The Incas included in their works religious and political ideas, which were based on the importance of the natural world to their culture.
Lively depictions of animals, birds and fish decorate their works of art.
Gold was used in a wide range of objects in the exhibition as well as silver.
Just like the ancient Egyptians, silver symbolically was connected to the moon.
Tales of stolen riches from the Inca Empire blazed a trail across Europe and adventurers were on their way to South America in double quick time.
The rumor was the king covered himself in gold, a vision known as El Dorado.
Europeans did not understand at all about the steamy jungles, blistering deserts, sun-drenched plains and icy mountains of South America and those that went there endured many deprivations and became involved in great disasters.
Many died without seeing so much as a single nugget of gold.
Searching for a great treasure that was part of an exorbitant ransom for the imprisoned Inca leader Atahualpa, who was put to death by Spanish conquistador Francisco Pizarro, became a priority.
It has still not been found. National Geographic has at times in the past fifty years been hot on its trail, which seems to have gone cold again.
For the Inca culture lively depictions of animals, birds and fish from their natural surroundings decorate their works of art.
Technological inventions such as the knotted string quipu will provide a new outlook on the sophisticated world the Incas inhabited.
They consisted of colored, spun, and plied thread or strings from llama or alpaca hair that were numerical recording devices.
They played a key part in the administration of Tahuantinsuyu, the empire controlled by the Incan ethnic group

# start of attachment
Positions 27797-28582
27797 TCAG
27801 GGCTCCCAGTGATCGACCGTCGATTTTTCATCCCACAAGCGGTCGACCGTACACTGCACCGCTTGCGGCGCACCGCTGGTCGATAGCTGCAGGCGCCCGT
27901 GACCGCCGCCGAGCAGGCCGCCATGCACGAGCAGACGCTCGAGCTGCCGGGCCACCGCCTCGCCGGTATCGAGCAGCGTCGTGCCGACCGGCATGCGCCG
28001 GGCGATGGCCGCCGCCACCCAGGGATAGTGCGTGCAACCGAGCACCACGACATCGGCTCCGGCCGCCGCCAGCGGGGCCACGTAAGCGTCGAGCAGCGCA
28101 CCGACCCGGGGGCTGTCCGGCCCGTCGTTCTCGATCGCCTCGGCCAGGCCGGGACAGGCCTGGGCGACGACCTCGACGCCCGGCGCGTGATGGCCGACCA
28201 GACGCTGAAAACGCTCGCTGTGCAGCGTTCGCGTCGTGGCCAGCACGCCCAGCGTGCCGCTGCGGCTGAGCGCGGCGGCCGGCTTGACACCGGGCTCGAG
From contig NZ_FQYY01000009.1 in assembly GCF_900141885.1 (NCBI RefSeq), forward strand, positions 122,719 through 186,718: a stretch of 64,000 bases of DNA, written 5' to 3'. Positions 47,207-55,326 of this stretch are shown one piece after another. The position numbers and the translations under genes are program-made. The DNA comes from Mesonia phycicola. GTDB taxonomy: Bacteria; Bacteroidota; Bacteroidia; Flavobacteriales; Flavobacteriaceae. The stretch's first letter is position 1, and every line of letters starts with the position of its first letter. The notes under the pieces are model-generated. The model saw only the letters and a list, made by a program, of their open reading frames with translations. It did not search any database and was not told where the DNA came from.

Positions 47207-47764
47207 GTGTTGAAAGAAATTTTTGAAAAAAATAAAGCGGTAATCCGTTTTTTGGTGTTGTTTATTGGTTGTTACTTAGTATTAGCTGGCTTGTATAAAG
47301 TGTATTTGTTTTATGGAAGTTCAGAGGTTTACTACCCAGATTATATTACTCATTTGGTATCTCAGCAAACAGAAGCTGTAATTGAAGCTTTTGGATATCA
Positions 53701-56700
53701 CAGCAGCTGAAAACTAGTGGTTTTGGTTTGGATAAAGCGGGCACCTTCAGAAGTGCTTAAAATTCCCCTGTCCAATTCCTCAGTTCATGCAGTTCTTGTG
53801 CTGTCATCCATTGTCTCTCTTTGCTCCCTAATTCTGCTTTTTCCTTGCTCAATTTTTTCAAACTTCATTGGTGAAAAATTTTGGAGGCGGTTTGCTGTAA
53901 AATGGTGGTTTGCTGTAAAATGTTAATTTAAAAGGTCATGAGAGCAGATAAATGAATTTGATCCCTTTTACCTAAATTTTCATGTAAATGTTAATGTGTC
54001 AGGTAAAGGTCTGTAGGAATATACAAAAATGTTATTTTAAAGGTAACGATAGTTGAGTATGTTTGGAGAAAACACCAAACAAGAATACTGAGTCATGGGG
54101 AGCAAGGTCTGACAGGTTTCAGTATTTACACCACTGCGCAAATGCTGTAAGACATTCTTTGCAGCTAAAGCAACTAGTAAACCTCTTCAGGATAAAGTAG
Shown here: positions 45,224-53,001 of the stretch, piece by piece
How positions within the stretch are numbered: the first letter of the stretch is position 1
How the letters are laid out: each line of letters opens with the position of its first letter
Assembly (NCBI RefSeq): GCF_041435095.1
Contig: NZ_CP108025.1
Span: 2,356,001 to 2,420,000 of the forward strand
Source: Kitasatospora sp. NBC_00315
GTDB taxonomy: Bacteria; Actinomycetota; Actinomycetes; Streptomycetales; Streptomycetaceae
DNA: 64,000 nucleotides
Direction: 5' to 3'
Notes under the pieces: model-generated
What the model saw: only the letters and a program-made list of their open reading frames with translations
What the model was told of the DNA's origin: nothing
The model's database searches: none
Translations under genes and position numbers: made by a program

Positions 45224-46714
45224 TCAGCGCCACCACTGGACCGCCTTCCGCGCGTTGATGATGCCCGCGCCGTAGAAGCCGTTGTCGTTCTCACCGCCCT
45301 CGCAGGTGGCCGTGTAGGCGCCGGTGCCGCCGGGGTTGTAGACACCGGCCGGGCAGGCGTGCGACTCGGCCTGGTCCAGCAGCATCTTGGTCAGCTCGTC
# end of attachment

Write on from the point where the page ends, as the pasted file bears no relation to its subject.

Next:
A lot has changed in the last 100 years.
Peruvians have enthusiastically and passionately pursued the stories of their own heritage and cultural development.
Today the history of their society has come to mean a great deal.
Larco, Oro and Amano museums in Lima were all founded by Peruvian archaeologists and collectors.
the National Museum of Archaeology, Anthropology and History plays a significant and central role in their national life.
Artifacts that were buried with their owners have been re-discovered in modern times and sites such as Sipán, Chan Chan, Piura and Lambayeque all today have their own museums, which have lent objects for the show.
As well as distinguished metalworkers, Peruvians were also highly skilled potters and weavers.
The Moche culture, which was dominated by women flourished in northern Peru between 100 and 750 AD.
They were a loosely affiliated group of communities, each with its own ways of doing things and produced superb ceramics and jewellery made from rock crystal, amethyst and quartz.
Peruvian art made of gold, silver, turquoise, shell, textiles and ceramics will enthrall visitors to Gold and the Incas this summer and provide a totally new exhibition experience for Australians”, said Ron Radford A.M. the Director of the National Gallery of Australia.
More than 200 objects will be on display. Ten private and public museums, the National Museum of Archaeology, Anthropology and History have generously lent some of their greatest treasures to the National Gallery of Australia.
“We’re thrilled to host some of the greatest works of art ever produced in ancient Peru,” said Christine Dixon, Senior Curator of International Painting and Sculpture, and curator of the exhibition. “The museums were so generous with their loans and are so happy to share their treasures with Australia.”
6 December 2013 until 21 April 2014
The National Gallery of Australia would like to acknowledge and thank all of our valued sponsors for their generous support. In particular, we thank the ACT Government through ACT Tourism for its continued financial support towards the national marketing campaigns for the Gallery’s major exhibitions and the Australia Government International Exhibitions Insurance Program, which has indemnified the exhibition. We thank our Art Education and Access Partner National Australia Bank and Principal Partner Nine Entertainment Group. We also acknowledge longstanding sponsor Qantas as the official airline and Qantas Freight as partner of Gold and the Incas and welcome our new Major Partner, PromPeru.
Our popular Yulgilbar Family Activity Room will be extended within the exhibition with fun and educational activities created for children 3-12 years. Visit Canberra this summer to discover the lost treasures of Peru and uncover the mysteries of the Incas.